Featured Research

from universities, journals, and other organizations

Children Exposed to Smoking Face Long-Term Respiratory Risks

Date:
May 20, 2012
Source:
American Thoracic Society (ATS)
Summary:
A new study shows that the health risks associated with exposure to environmental tobacco smoke among children whose parents smoke persist well beyond childhood, independent of whether or not they end up becoming smokers.

For more than three decades, researchers have warned of the potential health risks associated with exposure to environmental tobacco smoke (ETS), especially among children whose parents smoke. Now a new study conducted by researchers from the University of Arizona reports that those health risks persist well beyond childhood, independent of whether or not those individuals end up becoming smokers later in life.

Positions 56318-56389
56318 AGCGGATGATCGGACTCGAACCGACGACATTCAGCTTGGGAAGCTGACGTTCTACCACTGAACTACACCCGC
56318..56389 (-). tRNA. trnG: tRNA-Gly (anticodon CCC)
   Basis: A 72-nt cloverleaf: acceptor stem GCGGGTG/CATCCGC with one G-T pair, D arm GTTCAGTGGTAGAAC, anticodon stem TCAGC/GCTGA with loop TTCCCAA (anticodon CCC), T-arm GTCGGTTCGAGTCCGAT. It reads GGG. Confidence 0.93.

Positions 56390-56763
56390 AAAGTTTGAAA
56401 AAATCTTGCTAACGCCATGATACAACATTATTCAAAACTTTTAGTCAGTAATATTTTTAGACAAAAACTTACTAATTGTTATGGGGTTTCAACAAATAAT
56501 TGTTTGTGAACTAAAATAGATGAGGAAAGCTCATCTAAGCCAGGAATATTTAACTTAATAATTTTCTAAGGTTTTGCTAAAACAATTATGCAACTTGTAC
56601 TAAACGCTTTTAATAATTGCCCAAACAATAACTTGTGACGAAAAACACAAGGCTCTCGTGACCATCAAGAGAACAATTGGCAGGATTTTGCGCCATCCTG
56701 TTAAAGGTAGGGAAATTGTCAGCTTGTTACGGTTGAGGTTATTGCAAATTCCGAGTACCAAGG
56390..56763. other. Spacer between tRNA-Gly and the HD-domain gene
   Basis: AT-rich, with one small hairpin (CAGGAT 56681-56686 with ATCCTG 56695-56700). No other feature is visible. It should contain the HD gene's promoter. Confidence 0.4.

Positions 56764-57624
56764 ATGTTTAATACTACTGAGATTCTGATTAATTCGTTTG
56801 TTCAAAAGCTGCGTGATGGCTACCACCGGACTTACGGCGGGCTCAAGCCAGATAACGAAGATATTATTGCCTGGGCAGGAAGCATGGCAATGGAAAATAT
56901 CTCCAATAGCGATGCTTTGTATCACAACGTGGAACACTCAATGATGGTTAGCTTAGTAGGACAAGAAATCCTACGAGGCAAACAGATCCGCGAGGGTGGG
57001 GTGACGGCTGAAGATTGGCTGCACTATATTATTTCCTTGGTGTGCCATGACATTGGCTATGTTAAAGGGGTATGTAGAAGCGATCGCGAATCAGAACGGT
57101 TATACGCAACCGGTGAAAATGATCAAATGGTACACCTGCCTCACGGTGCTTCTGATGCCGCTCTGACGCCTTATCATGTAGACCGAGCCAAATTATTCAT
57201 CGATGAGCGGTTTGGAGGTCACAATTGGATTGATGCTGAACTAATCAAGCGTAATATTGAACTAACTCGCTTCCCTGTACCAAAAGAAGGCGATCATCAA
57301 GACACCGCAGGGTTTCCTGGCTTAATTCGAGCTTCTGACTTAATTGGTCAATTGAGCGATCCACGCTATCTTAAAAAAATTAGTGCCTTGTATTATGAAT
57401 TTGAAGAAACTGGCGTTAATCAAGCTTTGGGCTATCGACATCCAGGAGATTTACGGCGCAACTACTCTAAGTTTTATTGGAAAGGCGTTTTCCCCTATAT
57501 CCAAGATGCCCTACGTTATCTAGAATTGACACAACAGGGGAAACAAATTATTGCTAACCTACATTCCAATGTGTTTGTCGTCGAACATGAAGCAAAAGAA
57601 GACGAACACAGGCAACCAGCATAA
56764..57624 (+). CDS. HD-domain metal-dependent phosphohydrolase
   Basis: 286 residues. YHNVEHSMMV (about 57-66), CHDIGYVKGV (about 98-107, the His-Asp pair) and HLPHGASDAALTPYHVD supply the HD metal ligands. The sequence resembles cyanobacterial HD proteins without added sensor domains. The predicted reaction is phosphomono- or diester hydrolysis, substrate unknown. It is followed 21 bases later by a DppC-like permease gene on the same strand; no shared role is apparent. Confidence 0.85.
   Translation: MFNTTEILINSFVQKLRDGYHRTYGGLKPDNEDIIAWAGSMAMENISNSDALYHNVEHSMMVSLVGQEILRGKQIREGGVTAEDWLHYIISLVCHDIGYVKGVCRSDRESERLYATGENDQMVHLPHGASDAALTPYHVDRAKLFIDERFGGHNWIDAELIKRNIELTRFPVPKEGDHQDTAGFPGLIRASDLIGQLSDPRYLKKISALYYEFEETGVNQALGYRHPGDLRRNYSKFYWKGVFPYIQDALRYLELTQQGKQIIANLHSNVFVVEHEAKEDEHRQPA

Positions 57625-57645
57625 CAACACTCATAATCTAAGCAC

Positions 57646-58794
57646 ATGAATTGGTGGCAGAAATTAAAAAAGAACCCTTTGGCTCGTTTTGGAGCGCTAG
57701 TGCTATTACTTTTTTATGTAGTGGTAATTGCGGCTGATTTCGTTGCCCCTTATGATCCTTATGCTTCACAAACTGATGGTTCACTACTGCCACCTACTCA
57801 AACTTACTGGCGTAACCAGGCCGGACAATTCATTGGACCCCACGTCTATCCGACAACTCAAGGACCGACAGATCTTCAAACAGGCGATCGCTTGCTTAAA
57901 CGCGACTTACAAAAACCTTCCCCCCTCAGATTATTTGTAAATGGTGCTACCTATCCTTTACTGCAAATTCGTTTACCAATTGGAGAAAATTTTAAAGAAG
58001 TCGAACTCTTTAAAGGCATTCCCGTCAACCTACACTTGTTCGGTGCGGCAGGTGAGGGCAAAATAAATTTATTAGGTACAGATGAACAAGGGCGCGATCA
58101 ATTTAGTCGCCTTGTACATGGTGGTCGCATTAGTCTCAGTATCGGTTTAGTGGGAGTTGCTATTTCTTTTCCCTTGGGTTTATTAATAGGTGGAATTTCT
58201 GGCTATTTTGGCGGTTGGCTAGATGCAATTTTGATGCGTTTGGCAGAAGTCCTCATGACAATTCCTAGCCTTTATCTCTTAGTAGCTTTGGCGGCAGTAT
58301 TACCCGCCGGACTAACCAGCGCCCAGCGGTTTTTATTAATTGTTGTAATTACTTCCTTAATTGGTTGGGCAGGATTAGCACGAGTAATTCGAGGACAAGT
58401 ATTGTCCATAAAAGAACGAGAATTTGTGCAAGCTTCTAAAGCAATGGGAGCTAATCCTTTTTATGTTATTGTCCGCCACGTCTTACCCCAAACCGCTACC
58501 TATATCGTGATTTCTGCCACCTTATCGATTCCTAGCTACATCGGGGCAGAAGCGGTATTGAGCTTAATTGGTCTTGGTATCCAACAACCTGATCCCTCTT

Related Articles


The study will be presented at the ATS 2012 International Conference in San Francisco.

"This study shows that exposure to parental smoking increases the risk of persistence of respiratory symptoms from childhood into adulthood independent of personal smoking," said Juliana Pugmire, MPH, DrPH., research specialist at the University of Arizona in Tucson. "Persistent respiratory illness in childhood and young adulthood could indicate an increased risk of chronic respiratory illness and lung function deficits in later life."

Although a significant proportion of children throughout the world are exposed to ETS, primarily as a result of their parents' smoking, there is little information regarding the long-term effects of that exposure, Dr. Pugmire noted.

"Earlier studies established a link between parental smoking and childhood respiratory illness, but in this study, we sought to demonstrate whether these effects persisted into adulthood," she said. "A handful of studies examined whether children exposed to parental smoking had asthma that developed or persisted in adulthood but most did not find an association.